Pl·cido Domingoís miraculous autumn

The direction was
self-managed by the singing company with very few ìItalian-style
rehearsalsî (the pun is reportedly due to Pl·cido Domingo himself).
Despite lacking costumes and props, the bodies kept moving and interacting
throughout, so that, in the end, the chairs remained empty most of the time.
The ìItalian-styleî label was also applicable to the tenorís German
diction, with consonants softened and vowels broadly open; probably more
gracefully that any native singer would, yet not marring the textís
understanding. Other than a handful of specialists, actually, who really
understands Wagnerís language? Ask any educated German for

A 67-year-old Siegmund would make news anyway, but Domingoís is simply a
miracle for clarion tones, power and tenderness. This February at La Scala,
where he sang the title-role in Alfanoís Cyrano de Bergerac, I had
noticed his intelligence in overcoming the disadvantages of age through the
frugal management of his resources until the final act. This was a different
case, since Siegmund disappears after Act 2, so no such contrivances were
needed and his stage charisma could deploy right from the start in a perfect
combination of acting skills and velvety vocal color.

Nobly pathetic when retelling the mishaps of his family, he unsheathed
sarcasm and proud challenge during his confrontations with Hundig, conjured
delicate emotions in the hymn to Spring and warlike excitement in his appeal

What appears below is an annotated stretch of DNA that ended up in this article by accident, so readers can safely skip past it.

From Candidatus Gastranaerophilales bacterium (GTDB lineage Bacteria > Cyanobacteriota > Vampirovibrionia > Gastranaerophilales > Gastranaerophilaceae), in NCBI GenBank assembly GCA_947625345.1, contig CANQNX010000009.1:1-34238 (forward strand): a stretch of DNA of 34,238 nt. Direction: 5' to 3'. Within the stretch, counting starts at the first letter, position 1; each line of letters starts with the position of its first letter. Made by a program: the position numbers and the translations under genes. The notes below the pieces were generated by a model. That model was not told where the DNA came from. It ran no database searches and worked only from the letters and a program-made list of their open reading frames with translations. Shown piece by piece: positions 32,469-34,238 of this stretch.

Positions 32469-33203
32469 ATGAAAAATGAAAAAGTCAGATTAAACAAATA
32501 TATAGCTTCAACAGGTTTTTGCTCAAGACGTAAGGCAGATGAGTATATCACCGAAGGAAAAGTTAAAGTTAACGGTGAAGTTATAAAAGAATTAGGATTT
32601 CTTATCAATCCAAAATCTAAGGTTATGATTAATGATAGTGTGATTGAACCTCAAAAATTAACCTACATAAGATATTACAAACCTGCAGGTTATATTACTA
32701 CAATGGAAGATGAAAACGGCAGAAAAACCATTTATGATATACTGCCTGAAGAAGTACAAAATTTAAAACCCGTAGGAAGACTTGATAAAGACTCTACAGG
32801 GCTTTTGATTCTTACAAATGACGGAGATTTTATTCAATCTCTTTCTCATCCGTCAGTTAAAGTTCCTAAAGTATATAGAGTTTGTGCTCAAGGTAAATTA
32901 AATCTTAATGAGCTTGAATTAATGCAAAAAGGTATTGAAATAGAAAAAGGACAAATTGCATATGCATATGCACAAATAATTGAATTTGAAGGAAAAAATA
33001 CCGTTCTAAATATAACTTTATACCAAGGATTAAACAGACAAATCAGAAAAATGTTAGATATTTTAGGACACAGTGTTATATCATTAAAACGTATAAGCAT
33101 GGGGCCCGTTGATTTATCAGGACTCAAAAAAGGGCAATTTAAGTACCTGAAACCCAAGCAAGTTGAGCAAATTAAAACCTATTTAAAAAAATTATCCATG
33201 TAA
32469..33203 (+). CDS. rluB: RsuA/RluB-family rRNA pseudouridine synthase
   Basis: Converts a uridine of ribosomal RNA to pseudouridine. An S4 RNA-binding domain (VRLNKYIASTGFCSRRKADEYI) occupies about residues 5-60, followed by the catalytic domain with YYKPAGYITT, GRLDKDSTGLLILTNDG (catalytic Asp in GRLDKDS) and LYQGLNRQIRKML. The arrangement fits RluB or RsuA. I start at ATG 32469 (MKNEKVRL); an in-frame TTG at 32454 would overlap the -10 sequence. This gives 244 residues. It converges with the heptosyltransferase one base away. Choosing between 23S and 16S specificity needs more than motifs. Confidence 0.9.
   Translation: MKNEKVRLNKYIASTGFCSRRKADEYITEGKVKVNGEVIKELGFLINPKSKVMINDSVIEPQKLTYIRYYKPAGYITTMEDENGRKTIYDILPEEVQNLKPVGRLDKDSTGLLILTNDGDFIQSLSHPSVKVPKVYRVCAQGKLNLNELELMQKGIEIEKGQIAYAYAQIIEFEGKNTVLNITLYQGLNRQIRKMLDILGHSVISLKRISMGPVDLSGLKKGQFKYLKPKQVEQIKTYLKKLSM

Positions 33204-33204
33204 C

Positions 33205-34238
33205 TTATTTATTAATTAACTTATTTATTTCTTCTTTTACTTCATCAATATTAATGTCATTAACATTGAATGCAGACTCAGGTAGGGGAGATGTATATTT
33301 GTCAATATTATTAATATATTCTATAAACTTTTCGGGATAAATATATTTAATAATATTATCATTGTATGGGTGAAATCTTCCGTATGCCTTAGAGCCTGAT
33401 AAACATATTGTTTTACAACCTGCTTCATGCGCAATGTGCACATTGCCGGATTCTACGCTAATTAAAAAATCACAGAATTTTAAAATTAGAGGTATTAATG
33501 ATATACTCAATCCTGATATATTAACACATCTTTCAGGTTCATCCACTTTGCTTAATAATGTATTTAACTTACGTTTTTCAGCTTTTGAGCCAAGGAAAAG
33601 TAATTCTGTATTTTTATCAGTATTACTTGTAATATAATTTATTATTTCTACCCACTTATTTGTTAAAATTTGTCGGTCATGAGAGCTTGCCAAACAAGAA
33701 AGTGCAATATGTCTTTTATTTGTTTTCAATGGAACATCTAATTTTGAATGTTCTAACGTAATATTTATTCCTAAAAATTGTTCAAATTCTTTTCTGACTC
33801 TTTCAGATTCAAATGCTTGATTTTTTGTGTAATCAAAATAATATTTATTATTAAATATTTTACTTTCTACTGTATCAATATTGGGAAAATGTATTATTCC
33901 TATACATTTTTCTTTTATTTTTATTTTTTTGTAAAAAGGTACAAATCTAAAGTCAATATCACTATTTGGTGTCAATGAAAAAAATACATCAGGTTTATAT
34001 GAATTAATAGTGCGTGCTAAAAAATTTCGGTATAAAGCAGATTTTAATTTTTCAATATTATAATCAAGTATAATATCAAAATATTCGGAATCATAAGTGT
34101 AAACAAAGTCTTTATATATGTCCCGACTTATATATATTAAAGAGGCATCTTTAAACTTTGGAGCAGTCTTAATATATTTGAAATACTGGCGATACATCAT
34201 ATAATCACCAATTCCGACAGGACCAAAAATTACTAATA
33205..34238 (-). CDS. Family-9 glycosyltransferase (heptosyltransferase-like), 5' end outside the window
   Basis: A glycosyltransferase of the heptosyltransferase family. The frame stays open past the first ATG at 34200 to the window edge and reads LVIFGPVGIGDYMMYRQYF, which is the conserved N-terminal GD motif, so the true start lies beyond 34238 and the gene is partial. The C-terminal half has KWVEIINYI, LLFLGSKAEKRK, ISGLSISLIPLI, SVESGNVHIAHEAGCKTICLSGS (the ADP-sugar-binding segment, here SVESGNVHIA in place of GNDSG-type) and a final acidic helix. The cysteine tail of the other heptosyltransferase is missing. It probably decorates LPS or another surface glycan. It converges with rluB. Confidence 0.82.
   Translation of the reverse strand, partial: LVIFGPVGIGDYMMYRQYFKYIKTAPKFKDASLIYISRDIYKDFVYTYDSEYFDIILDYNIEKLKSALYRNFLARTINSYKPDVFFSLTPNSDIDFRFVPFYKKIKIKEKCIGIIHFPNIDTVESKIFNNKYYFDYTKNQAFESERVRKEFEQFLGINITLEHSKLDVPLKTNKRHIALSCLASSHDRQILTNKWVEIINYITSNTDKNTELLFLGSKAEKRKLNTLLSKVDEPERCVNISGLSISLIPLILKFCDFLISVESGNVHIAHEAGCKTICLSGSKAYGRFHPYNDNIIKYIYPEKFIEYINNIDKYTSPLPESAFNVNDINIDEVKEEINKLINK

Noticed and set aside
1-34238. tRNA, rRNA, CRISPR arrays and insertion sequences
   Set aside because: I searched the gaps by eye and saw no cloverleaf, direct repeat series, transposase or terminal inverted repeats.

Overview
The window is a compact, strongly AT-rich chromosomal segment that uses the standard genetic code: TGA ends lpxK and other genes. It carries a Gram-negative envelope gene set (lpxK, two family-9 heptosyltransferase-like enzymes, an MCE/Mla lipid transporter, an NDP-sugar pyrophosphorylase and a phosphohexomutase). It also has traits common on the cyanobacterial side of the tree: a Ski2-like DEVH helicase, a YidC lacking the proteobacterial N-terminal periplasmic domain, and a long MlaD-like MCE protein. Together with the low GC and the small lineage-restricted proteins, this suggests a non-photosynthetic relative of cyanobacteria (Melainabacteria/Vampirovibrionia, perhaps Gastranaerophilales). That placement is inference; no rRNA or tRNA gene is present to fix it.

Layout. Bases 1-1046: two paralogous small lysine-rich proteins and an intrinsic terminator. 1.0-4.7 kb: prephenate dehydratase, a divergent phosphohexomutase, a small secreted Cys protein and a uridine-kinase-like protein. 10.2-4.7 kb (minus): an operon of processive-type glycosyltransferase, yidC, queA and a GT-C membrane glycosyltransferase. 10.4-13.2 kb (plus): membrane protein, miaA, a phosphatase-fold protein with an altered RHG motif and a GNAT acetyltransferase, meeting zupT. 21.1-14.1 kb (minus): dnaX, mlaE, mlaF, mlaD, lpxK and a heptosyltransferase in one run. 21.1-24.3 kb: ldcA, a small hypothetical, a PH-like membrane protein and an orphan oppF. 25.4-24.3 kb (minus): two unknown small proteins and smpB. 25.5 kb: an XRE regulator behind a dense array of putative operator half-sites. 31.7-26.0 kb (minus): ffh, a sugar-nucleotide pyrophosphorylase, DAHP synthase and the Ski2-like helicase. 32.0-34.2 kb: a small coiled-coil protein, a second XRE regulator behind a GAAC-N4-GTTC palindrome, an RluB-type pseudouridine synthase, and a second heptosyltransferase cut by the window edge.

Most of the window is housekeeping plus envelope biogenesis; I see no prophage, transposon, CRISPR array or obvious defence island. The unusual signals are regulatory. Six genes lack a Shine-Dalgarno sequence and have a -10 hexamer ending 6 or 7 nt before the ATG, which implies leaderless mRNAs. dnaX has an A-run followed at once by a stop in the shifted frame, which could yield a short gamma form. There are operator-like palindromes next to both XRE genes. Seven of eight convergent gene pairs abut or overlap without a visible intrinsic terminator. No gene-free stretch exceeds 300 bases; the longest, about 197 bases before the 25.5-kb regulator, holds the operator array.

to the sword (ìNothung! Nothung!î) at the end of Act 1. Even Evelyn
Herlitzius, a mercurial Br¸nnhilde of no particular firmness in her high
tones, could not escape his manly spell during their duet on the battlefield
in Act 2. With her beautiful central range, perfect intonation, and the coy
passion of certain feminine motions, Waltraud Meierís Sieglinde proved a
worth partner for the hero; as a duly hateful Hundig, young RenÈ Pape could
well abuse her with his marble bass, but could hardly shake her soft

Equally well matched (so to say) was the godlike couple in the Walhalla:
Alan Held, the experienced Wagnerian from Washburn, Illinois, made an
embittered but quite not unsympathetic Wotan, while Jane Henschel was a
Fricka of inflexible decision and generous vocal means. In the patrol of
Valkyries, Michelle Marie Cook (Gerhilde) and Gemma Coma-Alabert (Rossweisse)
emerged for their burnished instruments, while brave InÈs Moraleda
(Grimgerde) reaped additional applause and flowers from the audience because
of her noticeably advanced pregnancy. Conductor Sebastian Weigle, the home
orchestra and everybody else were fÍted much beyond the Liceuís usual
restraint; as to Don Pl·cido, his (purposely?) belated appearance for the
curtain calls unleashed a standing ovation that was little short of

Carlo Vitali

image_description=Waltraut Meier (Sieglinde), Pl·cido Domingo (Siegmund) [Photo: Antoni Bofill]
product_title=Richard Wagner: Die Walk¸re
product_by=Gran Teatre del Liceu, Barcelona
Semi-staged production
Performance of 1 June 2008
product_id=Above: Waltraut Meier (Sieglinde), Pl·cido Domingo (Siegmund)
Photo © Antoni Bofill